Page:Tetrachordon - Milton (1645).djvu/31

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This joyning particle Therefore is in all equity, nay in all necessity of construction to comprehend first and most principally what God spake concerning the inward essence of Mariage in his institution, that we may learn how far to attend what Adam spake of the outward materials therof in his approbation. For if we shall bind these words of Adam only to a corporall meaning, and that the force of this injunction upon all us his sons to live individually with any woman which hath befaln us in the most mistak'n wedlock, shall consist not in those morall and relative causes of Eves creation, but in the meer anatomy of a rib, and that Adams insight concerning wedlock reacht no furder, we shall make him as very an idiot as the Socinians make him; which would not be reverently don of us. Let us be content to allow our great forefather so much wisdom, as to take the instituting words of God along with him into this sentence, which if they be well minded, wil assure us that flesh and ribs are but of a weak and dead efficacy to keep Mariage united where there is no other fitnes. The rib of Mariage, to all since Adam, is a relation much rather then a bone; the nerves and sinews therof are love and meet help, they knit not every couple that maries, and where they knit they seldom break, but where they break, which for the most part is where they never truly joyn'd, to such at the same instant both flesh and rib cease to be in common; so that heer they argue nothing to the continuance of a false or violated Mariage, but must be led back to receive their meaning from those institutive words of God which give them all the life and vigour they have.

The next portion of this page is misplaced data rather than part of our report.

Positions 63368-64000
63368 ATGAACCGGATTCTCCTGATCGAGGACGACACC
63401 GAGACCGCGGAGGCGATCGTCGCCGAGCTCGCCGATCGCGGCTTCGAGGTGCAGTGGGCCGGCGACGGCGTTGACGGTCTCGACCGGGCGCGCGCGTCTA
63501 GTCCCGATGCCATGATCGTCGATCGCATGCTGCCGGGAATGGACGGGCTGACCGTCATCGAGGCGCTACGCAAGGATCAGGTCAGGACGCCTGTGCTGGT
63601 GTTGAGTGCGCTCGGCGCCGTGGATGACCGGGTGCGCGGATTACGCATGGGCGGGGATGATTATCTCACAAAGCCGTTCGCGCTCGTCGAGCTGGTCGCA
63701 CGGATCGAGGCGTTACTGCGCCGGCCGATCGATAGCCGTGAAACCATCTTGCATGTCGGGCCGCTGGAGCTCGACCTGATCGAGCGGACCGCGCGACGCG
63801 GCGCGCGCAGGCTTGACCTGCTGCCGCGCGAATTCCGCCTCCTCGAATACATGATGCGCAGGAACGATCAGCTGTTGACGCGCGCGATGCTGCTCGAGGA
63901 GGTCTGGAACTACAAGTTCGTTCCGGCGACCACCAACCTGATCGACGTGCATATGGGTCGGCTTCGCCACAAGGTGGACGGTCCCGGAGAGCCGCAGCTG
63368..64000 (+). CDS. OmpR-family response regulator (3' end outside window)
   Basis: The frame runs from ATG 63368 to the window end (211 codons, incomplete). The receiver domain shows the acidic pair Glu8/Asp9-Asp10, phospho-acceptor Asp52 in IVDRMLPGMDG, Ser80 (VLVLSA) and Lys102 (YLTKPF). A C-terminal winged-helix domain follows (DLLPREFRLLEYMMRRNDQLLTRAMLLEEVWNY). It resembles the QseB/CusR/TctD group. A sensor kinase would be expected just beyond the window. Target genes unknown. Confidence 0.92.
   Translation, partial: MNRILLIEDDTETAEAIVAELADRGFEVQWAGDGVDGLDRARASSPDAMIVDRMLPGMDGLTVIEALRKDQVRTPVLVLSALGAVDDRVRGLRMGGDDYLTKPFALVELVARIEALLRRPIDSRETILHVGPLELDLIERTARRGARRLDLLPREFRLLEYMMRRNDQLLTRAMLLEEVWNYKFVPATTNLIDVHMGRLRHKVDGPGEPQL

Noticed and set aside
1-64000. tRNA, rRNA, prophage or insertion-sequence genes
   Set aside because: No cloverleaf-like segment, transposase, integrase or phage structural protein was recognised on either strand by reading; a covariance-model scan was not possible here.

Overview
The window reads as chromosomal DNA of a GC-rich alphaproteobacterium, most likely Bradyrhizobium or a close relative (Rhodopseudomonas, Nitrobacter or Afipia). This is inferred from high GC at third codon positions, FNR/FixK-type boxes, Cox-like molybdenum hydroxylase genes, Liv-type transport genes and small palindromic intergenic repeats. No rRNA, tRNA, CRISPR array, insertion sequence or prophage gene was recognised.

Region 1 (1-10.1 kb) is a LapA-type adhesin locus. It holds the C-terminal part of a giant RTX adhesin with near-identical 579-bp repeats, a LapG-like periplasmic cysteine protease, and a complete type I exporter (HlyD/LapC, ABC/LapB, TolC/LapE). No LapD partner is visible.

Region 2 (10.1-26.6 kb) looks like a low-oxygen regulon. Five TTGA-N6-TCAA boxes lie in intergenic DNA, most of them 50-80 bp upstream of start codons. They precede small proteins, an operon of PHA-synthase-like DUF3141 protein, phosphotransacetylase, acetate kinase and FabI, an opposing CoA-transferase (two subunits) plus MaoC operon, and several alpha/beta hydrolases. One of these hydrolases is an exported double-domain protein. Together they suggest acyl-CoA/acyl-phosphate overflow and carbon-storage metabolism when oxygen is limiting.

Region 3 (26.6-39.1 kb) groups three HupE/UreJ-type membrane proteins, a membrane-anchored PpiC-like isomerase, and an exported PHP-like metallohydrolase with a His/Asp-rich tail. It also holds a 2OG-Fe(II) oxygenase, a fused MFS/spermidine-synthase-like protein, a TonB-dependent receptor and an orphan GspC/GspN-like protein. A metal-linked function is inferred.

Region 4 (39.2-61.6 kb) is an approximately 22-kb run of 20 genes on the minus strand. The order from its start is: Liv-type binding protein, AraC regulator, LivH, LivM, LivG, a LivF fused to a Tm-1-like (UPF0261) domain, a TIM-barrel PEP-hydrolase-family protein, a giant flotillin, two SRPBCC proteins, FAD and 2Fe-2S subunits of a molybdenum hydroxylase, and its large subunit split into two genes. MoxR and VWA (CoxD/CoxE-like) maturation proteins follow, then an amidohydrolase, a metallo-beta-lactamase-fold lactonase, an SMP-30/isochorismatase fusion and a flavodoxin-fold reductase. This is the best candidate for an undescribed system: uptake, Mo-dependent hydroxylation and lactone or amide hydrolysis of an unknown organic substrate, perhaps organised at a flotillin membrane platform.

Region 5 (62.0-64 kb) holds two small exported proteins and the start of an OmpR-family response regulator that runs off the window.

[Therefore shall a man leave his father, &c. ] What to a mans thinking more plain by this appointment, that the fatherly power should give place to conjugall prerogative? yet it is generally held by reformed writers against the Papist, that though in persons at discretion the Mariage in it self be never so fit, though it be fully accomplisht with benediction, board and bed, yet the father not consenting, his main will without dispute shall dissolv all. And this they affirm only from collective reason, not any direct law; for that in Exod. 22.17. which is most particular, speaks that a father may refuse to marry his daughter to one who hath deflour'd her, not that he may take her away from one who hath soberly married her. Yet because the generall honor due to parents is great, they hold he may, and perhaps hold not amisse. But again, when the question is of harsh and rugged parents who deferr